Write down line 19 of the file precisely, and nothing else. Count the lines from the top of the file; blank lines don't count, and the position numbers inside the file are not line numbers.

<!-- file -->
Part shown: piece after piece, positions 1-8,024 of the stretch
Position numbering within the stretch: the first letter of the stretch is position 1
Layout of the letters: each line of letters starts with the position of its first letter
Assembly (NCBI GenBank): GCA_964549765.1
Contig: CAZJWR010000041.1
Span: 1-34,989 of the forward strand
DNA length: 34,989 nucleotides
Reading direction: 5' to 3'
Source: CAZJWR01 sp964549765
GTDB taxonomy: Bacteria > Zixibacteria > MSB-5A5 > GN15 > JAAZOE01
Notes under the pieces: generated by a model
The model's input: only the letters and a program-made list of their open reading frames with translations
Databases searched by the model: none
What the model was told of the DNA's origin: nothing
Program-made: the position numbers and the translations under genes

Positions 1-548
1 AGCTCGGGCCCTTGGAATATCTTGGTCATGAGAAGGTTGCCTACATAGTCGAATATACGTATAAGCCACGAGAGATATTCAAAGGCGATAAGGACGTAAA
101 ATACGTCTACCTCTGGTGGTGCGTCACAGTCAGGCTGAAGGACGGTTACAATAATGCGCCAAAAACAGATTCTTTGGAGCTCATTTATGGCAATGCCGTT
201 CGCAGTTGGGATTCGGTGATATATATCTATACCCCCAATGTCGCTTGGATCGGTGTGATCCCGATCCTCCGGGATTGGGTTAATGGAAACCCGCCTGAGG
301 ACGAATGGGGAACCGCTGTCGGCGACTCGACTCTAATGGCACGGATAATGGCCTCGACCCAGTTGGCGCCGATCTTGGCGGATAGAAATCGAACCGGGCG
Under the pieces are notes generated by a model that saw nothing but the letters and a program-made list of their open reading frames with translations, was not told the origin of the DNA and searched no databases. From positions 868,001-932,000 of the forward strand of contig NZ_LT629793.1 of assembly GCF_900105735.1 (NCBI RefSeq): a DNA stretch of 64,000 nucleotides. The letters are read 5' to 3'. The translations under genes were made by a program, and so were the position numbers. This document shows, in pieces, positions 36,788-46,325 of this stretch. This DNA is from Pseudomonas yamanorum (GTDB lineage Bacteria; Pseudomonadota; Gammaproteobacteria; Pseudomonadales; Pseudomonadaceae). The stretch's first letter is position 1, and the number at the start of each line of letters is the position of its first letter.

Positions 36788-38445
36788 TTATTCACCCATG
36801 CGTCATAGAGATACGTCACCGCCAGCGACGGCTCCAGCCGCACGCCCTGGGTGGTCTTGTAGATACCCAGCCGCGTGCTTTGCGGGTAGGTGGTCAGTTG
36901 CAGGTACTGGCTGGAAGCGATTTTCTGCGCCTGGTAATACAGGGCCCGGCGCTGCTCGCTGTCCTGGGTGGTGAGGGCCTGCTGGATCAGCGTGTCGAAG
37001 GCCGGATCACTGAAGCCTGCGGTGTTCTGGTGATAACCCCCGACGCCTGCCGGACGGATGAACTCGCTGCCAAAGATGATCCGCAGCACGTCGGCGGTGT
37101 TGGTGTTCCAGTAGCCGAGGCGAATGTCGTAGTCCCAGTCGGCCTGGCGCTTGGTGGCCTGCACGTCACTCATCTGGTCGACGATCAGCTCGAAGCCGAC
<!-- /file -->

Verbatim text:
201 CGCAGTTGGGATTCGGTGATATATATCTATACCCCCAATGTCGCTTGGATCGGTGTGATCCCGATCCTCCGGGATTGGGTTAATGGAAACCCGCCTGAGG